With a missing child found the day after he disappeared, one Oakland officer is giving some of the credit to a football player whose share of the information may have helped it reach a larger audience. A citizen who had seen the Amber Alert spotted the child, and the boy is safe and has been returned home.
The stated goal of an Amber Alert is to
…instantly galvanize the entire community to assist in the search for and the safe recovery of the child.
Police departments share Amber Alerts and additional information about missing children on social media pages for the same reason: a hope that is quickly placing a visual image of a missing child before the eyes of the public will increase the chances that he is found, recognized and returned home safely.
On Saturday, Lieutenant Chris Bolton, of the Oakland Police Department, did exactly that with information regarding three-year-old Dartanian Brooks, who had disappeared with a family friend after, according to ABC7, the friend was allowed to borrow a vehicle for a short trip to a nearby store. Dartanian was permitted to go along for the ride.
— Lt. Chris Bolton (@OPDChris) January 14, 2017
Tammy Martin, the driver of the vehicle, failed to return with both the van and child on Friday, and an alert went out. When Lieutenant Bolton shared the missing boy’s information on Twitter, the post found a boost from Derek Carr, quarterback for the Oakland Raiders. Carr is moderately active on Twitter, posting sports and personal updates, motivational and religious tweets, and the occasional quasi-political post (such as one recently on the stigma connected to use of food stamps).
On Saturday, however, he turned his attention to a local matter, sharing Lt. Bolton’s post with the missing child’s information sheet.
It’s impossible to say exactly how many eyes found the missing child’s information because of Carr’s share, but the Raiders quarterback has almost a quarter of a million followers on Twitter, and the information received hundreds of shares and likes, demonstrating that it did reach a significant audience.
A short time after the quarterback boosted the signal of the information with his retweet, the Oakland Police Department had good news: the missing child had been found.
Missing 3-yr old safely located. Observant citizen saw AMBER Alert & took action & called OPD after seeing vehicle on the road. #Reunited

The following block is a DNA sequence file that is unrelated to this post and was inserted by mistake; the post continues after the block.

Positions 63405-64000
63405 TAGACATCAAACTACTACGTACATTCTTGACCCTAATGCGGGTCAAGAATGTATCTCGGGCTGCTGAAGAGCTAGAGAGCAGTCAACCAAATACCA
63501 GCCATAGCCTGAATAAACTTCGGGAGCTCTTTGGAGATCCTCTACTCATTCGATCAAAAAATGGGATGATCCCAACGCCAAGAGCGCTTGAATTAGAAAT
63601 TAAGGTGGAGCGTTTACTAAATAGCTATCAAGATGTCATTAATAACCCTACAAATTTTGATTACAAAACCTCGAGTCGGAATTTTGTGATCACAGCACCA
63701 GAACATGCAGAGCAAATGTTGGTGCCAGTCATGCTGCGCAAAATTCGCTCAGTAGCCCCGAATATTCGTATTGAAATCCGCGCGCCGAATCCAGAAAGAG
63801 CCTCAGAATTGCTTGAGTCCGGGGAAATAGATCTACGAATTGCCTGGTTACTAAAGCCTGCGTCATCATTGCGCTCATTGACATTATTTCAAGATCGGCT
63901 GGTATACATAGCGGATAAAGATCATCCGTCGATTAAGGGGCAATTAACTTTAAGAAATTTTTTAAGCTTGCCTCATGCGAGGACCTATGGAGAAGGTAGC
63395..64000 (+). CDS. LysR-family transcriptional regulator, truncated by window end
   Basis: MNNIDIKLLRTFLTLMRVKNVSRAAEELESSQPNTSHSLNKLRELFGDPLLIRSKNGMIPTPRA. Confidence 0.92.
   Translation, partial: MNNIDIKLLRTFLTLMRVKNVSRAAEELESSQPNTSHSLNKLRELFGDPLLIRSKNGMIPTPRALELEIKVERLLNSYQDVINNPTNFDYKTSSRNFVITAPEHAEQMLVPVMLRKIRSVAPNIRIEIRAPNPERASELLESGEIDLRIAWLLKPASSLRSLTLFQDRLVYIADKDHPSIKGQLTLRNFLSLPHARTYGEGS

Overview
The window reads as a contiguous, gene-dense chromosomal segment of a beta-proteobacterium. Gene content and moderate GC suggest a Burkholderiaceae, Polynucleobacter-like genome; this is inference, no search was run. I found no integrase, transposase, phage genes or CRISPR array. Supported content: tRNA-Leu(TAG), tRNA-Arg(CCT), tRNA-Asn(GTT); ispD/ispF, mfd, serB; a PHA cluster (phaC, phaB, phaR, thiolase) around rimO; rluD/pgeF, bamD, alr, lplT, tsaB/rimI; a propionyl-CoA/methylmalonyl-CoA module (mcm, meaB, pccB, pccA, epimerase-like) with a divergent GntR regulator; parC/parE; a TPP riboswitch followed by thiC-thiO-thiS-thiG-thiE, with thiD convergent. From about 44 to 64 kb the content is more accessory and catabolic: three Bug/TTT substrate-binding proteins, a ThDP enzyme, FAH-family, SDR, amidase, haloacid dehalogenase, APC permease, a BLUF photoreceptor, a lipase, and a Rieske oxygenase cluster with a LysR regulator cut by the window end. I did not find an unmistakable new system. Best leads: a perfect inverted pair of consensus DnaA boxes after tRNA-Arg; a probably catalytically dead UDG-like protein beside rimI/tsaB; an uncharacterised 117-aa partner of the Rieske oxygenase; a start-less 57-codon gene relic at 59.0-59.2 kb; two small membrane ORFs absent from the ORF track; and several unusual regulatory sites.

— Oakland Police Dept. (@oaklandpoliceca) January 14, 2017
A citizen had seen the vehicle, a blue 1999 Honda Odyssey Minivan with a broken window covered in black plastic, described in the Amber Alert and the tweeted bulletin, and contacted the Oakland Police Department with the location and information.
According to KTVU, Dartanian was found and taken to a hospital to be checked before he was returned to his mother.
It’s a case that proves the effectiveness of Amber Alerts, and the value of citizen involvement in finding missing children.
“As of December 23, 2015 there have been 800 children rescued and returned specifically because of AMBER Alert.”
While reports show that the citizen who reported the vehicle’s location saw the Amber Alert, rather than the social media shares, it’s clear that the quick and efficient sharing of a missing child’s information is an aid to law enforcement, and Lieutenant Chris Bolton gave credit to Derek Carr on Sunday for helping to spread the word.
— Lt. Chris Bolton (@OPDChris) January 15, 2017
A celebrity retweet is an effective signal boost — in this case, Derek Carr has about nine times as many followers as the Oakland Police Department, and more than 90 times as many as Lieutenant Bolton, so there’s little doubt his share multiplied the number of social media users the missing child’s information reached.
Like the Amber Alert system itself, a celebrity retweet is the kind of information boost that could be the difference in whether a missing child is found and returned — the kind of signal boost that could save lives.
[Featured Image by Brian Bahr/Getty Images]